Frazier: Thanks for the question. Portland Ceasefire is a gun violence focused-deterrence strategy. What does that mean? It focuses on the highest risk individuals who drive gun violence in our community. So that number is usually less than 1% of the city’s total population. This strategy is driven by a weekly shooting review. So every Wednesday, law enforcement will go over all the previous shootings from the seven days. They will identify these folks with risk factors and see if these folks will be a good referral for the Ceasefire Program.

Once these people are identified as good referrals for the Ceasefire Program, we then take those individual names to three coordination meetings the following day. We coordinate with groups like the Department of Criminal Justice, the DA’s office and local community-based organizations to see what is the best approach to mitigate gun violence with this individual. The goal of Portland Ceasefire is to reduce the likelihood that that individual becomes a perpetrator of gun violence or further becomes a victim of gun violence.

Miller:  If you’re talking about a very small percentage of people who have been identified to be at risk of perpetrating or being victims of gun violence, how much does that list change from Wednesday-to-Wednesday, from week to week?

Frazier: So it’s based off the shooters and who was shot. So any injury shootings or if you were injured in an injury shooting, you will show up in the shooting review, we will check your criteria to see if you’re a good referral. So, the seven risk factors right now are male, between 18 and 44, five to eight previous arrests, associated with an active group, has been previously shot, socially connected to someone who’s a recent shooting victim or prior criminal justice involvement including felonies or prior probation or post-prison supervision. So every shooting victim actually doesn’t meet the criteria because they don’t have those risk factors. Sometimes it’s just a random shooting like the wrong place, wrong time. But for the folks who do meet the criteria, we will then immediately refer them out to services the following day and that will be taken away by either our street level outreach contractors or our intensive case management contractors.

Miller: Mike Myers, I don’t know if anyone’s celebrating the 22% decrease in shootings, but it’s obviously better news than the continued increase. But the fact remains that because there was such a sharp increase for a number of years, we’re still well above where we were pre-pandemic in terms of shootings. But I’m wondering if you’ve heard anything from community members, if they have actually noticed a decrease, if they have said to you, yes, it seems like your efforts are working [and] I feel safer?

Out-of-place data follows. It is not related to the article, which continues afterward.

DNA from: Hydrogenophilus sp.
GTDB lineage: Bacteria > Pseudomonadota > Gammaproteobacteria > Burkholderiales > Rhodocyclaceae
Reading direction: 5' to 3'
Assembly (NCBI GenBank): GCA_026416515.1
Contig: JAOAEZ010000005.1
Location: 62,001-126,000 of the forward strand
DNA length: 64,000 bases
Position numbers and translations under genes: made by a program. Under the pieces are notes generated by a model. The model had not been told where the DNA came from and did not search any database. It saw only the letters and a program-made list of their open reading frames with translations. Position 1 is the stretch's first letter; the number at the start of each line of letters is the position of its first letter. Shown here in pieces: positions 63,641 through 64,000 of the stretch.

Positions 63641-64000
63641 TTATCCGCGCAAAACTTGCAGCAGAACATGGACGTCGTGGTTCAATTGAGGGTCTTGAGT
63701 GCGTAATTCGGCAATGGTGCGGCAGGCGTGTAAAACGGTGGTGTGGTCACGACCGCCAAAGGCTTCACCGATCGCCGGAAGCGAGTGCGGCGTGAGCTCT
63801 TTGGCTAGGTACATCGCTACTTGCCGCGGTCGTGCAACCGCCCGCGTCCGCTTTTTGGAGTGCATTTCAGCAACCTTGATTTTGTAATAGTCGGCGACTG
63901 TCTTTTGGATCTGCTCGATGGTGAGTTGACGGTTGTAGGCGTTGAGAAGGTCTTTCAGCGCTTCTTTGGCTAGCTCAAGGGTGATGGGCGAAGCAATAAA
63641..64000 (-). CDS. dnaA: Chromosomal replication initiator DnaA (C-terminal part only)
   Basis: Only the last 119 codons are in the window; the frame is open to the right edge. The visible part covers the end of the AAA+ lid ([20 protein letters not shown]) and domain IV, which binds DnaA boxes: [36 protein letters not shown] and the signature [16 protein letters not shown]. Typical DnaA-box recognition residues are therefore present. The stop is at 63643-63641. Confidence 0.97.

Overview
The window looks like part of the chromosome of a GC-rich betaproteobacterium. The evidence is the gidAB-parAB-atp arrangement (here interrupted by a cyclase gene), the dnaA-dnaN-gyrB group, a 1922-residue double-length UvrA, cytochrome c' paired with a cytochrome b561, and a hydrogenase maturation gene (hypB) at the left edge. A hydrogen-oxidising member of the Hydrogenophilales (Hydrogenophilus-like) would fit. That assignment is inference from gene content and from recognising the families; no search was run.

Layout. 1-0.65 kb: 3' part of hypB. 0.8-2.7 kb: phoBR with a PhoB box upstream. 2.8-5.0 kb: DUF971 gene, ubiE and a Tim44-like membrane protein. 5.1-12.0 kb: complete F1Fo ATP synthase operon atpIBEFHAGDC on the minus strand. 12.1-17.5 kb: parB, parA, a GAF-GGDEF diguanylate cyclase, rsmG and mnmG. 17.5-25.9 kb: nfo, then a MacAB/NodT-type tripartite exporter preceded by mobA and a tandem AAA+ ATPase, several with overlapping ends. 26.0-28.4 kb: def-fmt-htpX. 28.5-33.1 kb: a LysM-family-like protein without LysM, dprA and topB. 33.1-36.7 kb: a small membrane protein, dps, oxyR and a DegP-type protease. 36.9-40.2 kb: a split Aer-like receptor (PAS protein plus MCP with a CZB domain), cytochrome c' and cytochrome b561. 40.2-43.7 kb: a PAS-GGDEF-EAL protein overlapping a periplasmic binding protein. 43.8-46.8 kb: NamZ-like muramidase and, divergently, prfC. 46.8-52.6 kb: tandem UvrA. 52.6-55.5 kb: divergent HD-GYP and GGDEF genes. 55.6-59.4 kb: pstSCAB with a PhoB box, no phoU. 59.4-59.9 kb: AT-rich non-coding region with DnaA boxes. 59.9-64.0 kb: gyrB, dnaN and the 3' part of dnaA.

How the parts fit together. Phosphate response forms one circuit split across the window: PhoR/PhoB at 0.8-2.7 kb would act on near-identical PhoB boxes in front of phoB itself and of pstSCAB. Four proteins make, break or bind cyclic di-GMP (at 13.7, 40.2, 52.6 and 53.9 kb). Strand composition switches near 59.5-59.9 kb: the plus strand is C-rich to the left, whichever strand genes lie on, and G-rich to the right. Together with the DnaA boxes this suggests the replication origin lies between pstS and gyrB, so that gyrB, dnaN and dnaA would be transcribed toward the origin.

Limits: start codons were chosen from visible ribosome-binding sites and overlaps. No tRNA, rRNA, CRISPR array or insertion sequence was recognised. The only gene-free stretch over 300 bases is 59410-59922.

Myers: So I will say, Dave, nobody is celebrating a 20% decrease in gun violence. And you know this, every one of these shootings that involve a victim is extremely tragic. Oftentimes, it’s a terrible loss of life. Even if they’re not killed, these injuries are long term, very traumatic and very long term for recovery and some they never really recover from. And it impacts all of their family members around them. It is extremely tragic.

I would tell you the answers…that I think the question on general safety amongst the public depends on a lot more than just gun violence here in the city of Portland. A lot goes into it if someone does feel safe. It depends on where you live and what’s going on around you. I will say in the community that faces potential gun violence every day. And there are individuals in our community that are preyed upon and that are facing the reality of potential violence in their life, whether they are a houseless and vulnerable to firearm-related homicide or just violence in the situation that they’re living in. Or individuals that are somehow gang or group connected and how they’re involved. I would say they don’t feel safer. That’s a long time coming.

We are a long way away, Dave, from people living on the streets where they’re gonna feel safe. We’re a long way away from individuals that are circulating around gang group violence where they’re going to feel safe. I would tell you they don’t. And although we have some amazing stories, not just the reduction in homicide rate, that’s fantastic. We will continue to work on that, and our intention is to get that down to beyond pre-pandemic levels, that’s our goal, but we’re not out of the woods yet. We have a long way to go. Individuals that are still connected to this gun violence, when we talk to these individuals, it is a scary environment that nobody wants to be in. And once they’re in that environment, it’s hard to get out. And so we have a long way to go.


We do have some really good stories around Ceasefire where we have connected with young individuals who are involved in gun violence and we are navigating them out through intensive case management onto a different life, so we do not believe they’ll commit murder in the future. We do not believe they will get murdered or they will end up in prison. And that’s the goal. We are trying to save these young people’s lives and get them away from this path of homicide or potential homicide and get them on to a better path. And although we have great stories to tell around that, we are still seeing tragedy regularly occurring like other big cities here in the city of Portland.